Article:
Humility, said St. Francis de Sales, is such a powerful virtue that it "drives away Satan and keeps the graces and gifts of the Holy Spirit safe within us."
This is a startling notion. When we need to drive out Satan, don't we normally turn to overtly religious sacramentals such as holy water and the sign of the cross? How could the exercise of a virtue, even one as important as humility, get rid of the devil?
To answer that question we need to probe the nature of humility.
We all admire humility, don't we? That is, we admire humility in other people. In fact, we admire it in ourselves too. However, the moment one starts to admire humility in oneself, it is lost. Humility is a virtue that is impossible to recognize in oneself without destroying it.
So, how do you know whether you are progressing in the development of this virtue? You don't and you can't.
Moreover, not only does humility hide itself, it hides other virtues. To make a parade of one's virtues is to lack humility. Humility will not let another virtue be seen unless charity is at stake. Charity, says Francis de Sales, is "the true sun of all the virtues." It is a supernatural virtue, not a natural one; it is theological, not moral.
Charity - the love of God - is the source from which humility draws its power. So in a sense humility is also a supernatural virtue. Humility is advanced when one grows more aware of the benefits that God gives us. It also grows as we deepen our knowledge of our own offences.
Humility is the result of our standing naked and honest before God. When we only compare ourselves with other people, it is hard to be humble. While most people recognize that others far outstrip them in many areas, one can always find other people beside whom one fancies oneself to be more talented or more virtuous.
But if God is the standard for comparison, few would dare to exalt themselves to such a level. Humility becomes a possibility.
It is here that we see how humility drives out Satan. If one is truly humble, one is already in a positive relationship with God. One won't listen to the devil because it is readily apparent that he is full of lies. He lies to us about how much better we are than others, how we deserve a better seat at the banquet, how Mom always liked my brother best. Satan sows pride and division, the antitheses of humility.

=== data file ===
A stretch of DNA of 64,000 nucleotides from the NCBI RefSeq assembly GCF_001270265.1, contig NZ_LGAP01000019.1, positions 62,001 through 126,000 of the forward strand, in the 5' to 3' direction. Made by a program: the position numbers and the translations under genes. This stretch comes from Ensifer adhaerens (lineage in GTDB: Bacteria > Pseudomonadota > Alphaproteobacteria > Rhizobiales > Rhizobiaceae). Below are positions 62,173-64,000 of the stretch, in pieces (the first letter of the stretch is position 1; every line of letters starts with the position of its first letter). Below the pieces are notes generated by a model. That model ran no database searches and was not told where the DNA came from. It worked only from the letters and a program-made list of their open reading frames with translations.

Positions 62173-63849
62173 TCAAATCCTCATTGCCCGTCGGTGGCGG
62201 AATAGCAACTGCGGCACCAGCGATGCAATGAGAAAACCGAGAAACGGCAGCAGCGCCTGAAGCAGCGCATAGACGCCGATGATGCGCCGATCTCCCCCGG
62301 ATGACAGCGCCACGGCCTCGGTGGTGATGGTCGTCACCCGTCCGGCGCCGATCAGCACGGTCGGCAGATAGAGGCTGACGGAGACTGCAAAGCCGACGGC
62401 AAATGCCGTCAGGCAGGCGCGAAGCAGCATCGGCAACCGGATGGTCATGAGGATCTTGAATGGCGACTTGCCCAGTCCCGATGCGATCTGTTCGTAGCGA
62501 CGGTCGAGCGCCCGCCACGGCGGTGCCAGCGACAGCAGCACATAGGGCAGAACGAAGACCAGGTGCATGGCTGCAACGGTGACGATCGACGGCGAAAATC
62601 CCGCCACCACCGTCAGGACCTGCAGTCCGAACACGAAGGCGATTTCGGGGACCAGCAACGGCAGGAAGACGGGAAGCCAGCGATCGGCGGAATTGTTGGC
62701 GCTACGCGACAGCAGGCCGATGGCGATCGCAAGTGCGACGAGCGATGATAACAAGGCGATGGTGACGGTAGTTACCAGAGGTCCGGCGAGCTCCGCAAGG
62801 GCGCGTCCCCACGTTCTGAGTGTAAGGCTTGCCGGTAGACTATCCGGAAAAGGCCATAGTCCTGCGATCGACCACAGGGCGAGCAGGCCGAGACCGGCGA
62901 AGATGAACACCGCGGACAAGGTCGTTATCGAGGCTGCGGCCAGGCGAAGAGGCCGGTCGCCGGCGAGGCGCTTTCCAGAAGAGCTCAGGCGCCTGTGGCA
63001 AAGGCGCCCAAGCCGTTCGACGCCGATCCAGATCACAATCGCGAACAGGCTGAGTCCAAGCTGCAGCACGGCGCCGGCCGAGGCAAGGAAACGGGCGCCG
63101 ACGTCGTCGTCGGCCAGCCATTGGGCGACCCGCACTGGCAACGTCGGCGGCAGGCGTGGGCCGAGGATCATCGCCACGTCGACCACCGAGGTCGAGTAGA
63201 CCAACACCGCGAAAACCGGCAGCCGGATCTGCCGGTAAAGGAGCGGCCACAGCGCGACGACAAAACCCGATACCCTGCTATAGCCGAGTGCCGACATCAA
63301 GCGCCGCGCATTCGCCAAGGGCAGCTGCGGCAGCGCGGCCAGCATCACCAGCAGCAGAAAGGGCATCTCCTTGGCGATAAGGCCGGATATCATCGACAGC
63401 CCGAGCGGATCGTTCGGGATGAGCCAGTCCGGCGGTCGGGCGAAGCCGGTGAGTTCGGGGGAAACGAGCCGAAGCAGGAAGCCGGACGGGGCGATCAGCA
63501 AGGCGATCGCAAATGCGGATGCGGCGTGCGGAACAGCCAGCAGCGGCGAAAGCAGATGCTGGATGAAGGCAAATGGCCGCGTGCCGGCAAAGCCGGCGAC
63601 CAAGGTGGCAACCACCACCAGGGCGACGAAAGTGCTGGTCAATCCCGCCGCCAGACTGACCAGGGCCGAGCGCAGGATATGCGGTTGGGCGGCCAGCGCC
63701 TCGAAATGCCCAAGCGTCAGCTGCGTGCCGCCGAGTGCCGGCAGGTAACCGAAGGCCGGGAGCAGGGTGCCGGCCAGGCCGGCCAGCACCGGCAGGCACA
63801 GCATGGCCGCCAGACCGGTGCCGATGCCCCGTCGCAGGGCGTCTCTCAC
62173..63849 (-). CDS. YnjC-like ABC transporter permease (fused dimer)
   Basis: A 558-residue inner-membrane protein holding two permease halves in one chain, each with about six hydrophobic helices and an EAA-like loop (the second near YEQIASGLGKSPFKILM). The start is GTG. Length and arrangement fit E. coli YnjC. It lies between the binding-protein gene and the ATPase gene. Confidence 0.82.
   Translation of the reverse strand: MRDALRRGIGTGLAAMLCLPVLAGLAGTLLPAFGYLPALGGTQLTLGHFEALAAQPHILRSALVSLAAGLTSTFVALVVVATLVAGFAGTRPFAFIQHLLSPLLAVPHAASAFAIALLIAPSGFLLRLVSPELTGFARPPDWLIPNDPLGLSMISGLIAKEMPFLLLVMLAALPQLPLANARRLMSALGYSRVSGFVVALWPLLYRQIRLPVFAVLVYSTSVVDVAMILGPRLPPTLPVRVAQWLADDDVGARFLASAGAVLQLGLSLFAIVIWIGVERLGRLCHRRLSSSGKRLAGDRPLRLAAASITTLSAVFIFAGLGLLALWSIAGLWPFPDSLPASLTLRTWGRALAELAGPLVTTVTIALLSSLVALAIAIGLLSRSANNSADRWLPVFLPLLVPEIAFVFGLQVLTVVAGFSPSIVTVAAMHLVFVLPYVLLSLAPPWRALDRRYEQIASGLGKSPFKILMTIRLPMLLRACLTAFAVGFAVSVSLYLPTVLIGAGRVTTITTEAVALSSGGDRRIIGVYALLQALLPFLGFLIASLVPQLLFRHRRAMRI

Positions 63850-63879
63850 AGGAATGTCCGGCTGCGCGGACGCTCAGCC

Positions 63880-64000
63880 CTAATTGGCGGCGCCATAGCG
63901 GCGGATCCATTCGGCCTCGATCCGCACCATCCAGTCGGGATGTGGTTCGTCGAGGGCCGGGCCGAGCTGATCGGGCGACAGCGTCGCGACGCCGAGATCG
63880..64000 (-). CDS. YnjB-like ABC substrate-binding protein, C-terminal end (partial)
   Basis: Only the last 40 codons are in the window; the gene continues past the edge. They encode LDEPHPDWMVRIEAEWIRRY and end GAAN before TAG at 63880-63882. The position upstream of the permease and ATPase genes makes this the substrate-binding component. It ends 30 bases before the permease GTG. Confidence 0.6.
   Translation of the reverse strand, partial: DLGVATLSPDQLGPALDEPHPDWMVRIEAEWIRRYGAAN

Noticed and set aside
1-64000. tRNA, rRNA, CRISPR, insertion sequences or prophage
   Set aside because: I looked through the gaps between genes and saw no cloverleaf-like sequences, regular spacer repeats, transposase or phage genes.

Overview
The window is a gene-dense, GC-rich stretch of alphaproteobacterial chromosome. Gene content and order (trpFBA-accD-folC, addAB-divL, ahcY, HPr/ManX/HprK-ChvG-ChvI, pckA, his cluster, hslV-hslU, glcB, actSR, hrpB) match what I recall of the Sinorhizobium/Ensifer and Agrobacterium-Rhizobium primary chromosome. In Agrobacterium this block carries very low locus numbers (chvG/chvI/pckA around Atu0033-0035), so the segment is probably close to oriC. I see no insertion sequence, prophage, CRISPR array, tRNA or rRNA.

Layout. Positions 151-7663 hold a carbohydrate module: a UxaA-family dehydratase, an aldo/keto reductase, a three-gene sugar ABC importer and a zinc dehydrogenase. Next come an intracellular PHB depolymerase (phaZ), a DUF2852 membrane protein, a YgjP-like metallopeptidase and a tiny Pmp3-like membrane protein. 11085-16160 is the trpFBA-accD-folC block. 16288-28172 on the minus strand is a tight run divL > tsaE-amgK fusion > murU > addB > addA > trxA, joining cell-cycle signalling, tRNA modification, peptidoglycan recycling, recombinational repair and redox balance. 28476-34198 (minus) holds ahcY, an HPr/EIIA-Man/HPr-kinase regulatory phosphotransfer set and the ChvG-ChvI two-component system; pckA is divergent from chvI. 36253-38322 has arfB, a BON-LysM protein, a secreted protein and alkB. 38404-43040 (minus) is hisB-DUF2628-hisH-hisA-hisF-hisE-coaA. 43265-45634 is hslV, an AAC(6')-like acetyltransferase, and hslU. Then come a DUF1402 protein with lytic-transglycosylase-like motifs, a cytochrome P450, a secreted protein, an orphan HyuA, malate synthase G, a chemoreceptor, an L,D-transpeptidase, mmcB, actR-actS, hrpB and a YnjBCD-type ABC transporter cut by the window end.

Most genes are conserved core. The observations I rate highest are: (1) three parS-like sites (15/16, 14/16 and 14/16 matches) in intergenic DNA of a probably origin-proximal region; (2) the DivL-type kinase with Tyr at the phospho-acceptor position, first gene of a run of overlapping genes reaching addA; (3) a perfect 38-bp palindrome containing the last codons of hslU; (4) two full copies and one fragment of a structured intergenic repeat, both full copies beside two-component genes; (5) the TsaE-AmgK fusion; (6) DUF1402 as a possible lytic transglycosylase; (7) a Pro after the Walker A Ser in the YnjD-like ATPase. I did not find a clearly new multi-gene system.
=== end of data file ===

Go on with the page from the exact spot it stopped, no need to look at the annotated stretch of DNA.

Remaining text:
When we admire our own humility, the virtue is no longer as great as it once seemed.
The things that puff us up are so much garbage. "Some men become proud and overbearing because they ride a fine horse, wear a feather in their hat or are dressed in a splendid suit of clothes," writes St. Francis. "It is a mean heart that borrows honour from a horse, a bird, a feather or some passing fashion."
Few people today would become vain because of their horse or a feather. But that is the point. The vanities in which today we put so much stock will be laughed at by future generations. If we could only see the trinkets that focus our attention from an eternal perspective, we would see how laughable they are.
How do we move beyond superficial vanities and the false humility that admires itself in the mirror? We need to admit our abject state and love it. We can only see our own abjectness if we first see God's glory. When we love God's glory, we will love our humble state in relation to him.
Perhaps it sounds perverse to say we must love our abject state. But it is only abject in the eyes of the wider culture. Virtues such as patience, meekness and humility are abject to those who value wealth, celebrity and power.
The love of abjectness might best be seen in teenagers who remain true to their faith in the face of peer pressure to conform to a lower standard. No one likes being ostracized or ridiculed and teens face powerful pressures to fit in and conform. However, it takes a quiet courage to be treated as abject because you are faithful to noble principles.
In this light, Francis de Sales says it is important to defend one's good name from grievously unfair attacks. Many people respond too quickly and harshly to criticism, he says. But there can come a point beyond which attacks on one's person make it increasingly difficult to offer one's talents to society.
In general, Francis says, the humble person will accept criticism and heartily agree with his or her critics. "A truly humble man prefers that another tell him that he is a sorry fellow, that he is nothing at all and that he is worth nothing, than to say it himself."